Although we had arrived to the campgrounds before 8:30 am, there were no available or unreserved camping spots at either of the two camping options. Oh, did I mention we did not have a “reservation”??--(not recommended on holiday weekends, lol) . Luck was definitely on our side, however, since later on that afternoon, a nice lady at one of the campgrounds ended up giving us a place to park.  It wasn’t a legit “camping spot” because it didn’t have a grill or bonfire pit like the others, but it was a nice open space with lots of trees. We were grateful and happy to have a place to stay, so all was good.

Once we set up camp, we went down to the beach to walk around and explore - SUCH A BEAUTIFUL COAST. OMG. We definitely loved our time there.

We went back to camp to eat dinner and have some s’mores (mine were vegan obvi) We didn’t stay up too late as it was cold at night and we all wanted to bundle up in our sleeping bags.

Joy and Eddie (surprisingly) found us on day two and set up camp next to us. I say surprisingly because our campground and the surrounding 30 minute drive radius was a complete dead zone for cell phone service-- totally “off the grid”. We used a nearby pay phone  (a first for me!), to leave Joy a detailed voicemail describing our exact location. They never would have found us otherwise if they had already lost “service”. How much we depend on technology, even when we are trying to escape it!

Over the next two days, we explored the Big Sur coast, checked out McWay Falls, went into town, hung out at the beach, and got some good photography content for a few brands that Dan and I were working with.

The brands I had partnered with were Kindom Shop, Slide Belts, Proof, Mad Hippie, and Zealous.

Kindom Shop is an online boutique specializing in products made of sustainable, natural, reclaimed, and indigenous materials. The grey Madison Column Dress, Kaile Cosmic Universe Convertible Dress, and black Kira Convertible Ruffle Sleeve Top are all Kindom and made from reclaimed fabrics.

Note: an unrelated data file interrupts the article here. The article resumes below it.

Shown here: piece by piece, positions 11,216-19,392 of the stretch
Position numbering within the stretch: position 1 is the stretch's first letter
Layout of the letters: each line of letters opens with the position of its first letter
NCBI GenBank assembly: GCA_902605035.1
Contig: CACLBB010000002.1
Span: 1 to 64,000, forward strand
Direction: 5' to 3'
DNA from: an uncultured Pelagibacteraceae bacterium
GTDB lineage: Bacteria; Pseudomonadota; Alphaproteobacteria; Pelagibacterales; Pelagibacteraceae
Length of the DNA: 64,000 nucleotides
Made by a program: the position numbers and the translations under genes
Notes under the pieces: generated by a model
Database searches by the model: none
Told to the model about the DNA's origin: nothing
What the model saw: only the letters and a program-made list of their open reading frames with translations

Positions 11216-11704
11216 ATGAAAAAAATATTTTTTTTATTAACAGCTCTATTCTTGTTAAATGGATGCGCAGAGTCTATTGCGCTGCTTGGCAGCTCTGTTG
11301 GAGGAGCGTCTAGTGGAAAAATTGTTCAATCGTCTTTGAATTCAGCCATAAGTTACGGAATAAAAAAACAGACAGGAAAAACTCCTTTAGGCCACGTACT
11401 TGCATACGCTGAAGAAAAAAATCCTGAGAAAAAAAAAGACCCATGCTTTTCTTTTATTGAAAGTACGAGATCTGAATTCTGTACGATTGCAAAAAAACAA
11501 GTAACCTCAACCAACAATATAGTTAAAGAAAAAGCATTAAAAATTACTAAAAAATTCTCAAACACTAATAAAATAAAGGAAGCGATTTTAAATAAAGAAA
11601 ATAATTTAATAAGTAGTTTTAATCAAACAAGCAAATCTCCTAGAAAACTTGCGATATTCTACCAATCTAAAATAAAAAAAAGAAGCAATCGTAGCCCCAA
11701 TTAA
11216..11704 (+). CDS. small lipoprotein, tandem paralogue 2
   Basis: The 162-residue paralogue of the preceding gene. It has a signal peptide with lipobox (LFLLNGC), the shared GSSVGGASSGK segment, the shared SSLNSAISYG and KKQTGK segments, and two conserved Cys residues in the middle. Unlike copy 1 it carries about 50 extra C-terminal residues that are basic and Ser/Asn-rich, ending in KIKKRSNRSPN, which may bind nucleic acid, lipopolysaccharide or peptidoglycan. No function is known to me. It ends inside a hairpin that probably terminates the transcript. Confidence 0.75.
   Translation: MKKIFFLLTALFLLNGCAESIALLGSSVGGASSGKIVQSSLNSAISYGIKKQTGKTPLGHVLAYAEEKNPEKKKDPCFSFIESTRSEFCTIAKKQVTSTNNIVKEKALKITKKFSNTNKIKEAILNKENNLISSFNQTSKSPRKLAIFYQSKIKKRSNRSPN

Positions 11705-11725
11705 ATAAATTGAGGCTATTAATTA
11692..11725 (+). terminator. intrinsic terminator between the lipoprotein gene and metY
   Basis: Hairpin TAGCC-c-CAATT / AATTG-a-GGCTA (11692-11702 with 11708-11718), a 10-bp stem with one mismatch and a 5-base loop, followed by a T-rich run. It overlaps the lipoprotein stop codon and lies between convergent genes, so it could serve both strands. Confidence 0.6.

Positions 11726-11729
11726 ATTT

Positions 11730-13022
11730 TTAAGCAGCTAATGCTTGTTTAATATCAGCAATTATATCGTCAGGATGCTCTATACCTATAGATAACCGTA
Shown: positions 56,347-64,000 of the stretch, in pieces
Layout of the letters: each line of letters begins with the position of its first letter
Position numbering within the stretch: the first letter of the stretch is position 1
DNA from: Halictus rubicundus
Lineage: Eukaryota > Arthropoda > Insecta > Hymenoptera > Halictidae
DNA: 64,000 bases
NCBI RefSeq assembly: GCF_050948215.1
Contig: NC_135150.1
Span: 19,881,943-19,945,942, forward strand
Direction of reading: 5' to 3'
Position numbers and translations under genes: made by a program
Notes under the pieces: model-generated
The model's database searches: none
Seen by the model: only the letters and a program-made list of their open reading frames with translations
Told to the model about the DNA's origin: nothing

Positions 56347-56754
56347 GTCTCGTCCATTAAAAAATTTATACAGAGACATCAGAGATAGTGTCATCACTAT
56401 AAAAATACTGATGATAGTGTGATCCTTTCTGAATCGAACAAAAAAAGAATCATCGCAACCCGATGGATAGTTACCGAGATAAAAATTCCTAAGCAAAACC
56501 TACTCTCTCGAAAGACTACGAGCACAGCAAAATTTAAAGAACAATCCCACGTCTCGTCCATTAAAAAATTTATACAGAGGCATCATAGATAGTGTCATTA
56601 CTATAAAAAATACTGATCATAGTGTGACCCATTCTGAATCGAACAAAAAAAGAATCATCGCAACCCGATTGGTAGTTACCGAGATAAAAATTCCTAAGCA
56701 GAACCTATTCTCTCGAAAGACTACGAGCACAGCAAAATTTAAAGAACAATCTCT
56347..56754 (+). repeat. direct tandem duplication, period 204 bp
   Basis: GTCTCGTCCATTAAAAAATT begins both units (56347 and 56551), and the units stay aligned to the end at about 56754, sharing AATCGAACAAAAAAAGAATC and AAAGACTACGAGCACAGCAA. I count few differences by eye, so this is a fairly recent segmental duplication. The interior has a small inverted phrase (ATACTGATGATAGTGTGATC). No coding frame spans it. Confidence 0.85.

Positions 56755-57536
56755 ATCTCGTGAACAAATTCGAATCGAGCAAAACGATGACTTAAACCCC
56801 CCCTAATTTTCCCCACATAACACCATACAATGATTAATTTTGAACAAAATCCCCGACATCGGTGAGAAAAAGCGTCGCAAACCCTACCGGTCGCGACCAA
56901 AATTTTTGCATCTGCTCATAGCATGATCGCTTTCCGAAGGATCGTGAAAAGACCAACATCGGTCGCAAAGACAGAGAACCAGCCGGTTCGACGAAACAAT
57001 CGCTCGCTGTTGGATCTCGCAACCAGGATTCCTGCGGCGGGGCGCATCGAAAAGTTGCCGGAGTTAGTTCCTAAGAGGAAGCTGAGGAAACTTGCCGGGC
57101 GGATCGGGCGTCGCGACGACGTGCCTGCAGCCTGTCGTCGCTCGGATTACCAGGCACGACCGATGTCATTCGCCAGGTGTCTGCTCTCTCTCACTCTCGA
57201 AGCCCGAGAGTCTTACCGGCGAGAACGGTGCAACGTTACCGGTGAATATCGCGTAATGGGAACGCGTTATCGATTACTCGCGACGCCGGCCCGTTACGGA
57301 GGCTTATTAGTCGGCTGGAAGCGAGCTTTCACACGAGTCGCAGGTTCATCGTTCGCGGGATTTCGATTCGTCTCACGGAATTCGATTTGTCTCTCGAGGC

Slide Belts are not a vegan company, but they did just come out with a vegan women’s collection of skinny and thick slide belts. I’m wearing the brown/gold and black/silver combinations.

Proof is primarily a sustainable eyewear company that gives back to the community, however they do have other travel inspired goods. They use biodegradable, recycled, and natural materials and have a socially conscious business model. I'm wearing the Wilder Eco sunglasses in matte black/grey lens.

Mad Hippie is a vegan and cruelty free skincare company that gives back $1 of every web sale to conservation. They are sold in natural health food stores and markets as well as in Anthropologie and Free People. I featured their exfoliating serum, face cream, antioxidant facial oil, vitamin c serum, and their vitamin a serum - seriously some great skincare products.

Zealous is a sustainable home goods online store. The Beech Wooden Plates were used for the s’mores photos. These are biodegradable (obviously) because they’re made from wood!

I loved my time in Big Sur, and am excited to return!  Hopefully next time we can get a bigger group of friends, models, photographers, and significant others--AND we’ll have a reservation or stay in a cabin or AirBnb!  

Not showering for three days while trying to look and feel decent in photos was definitely a bit of a struggle for me, but still lots of fun!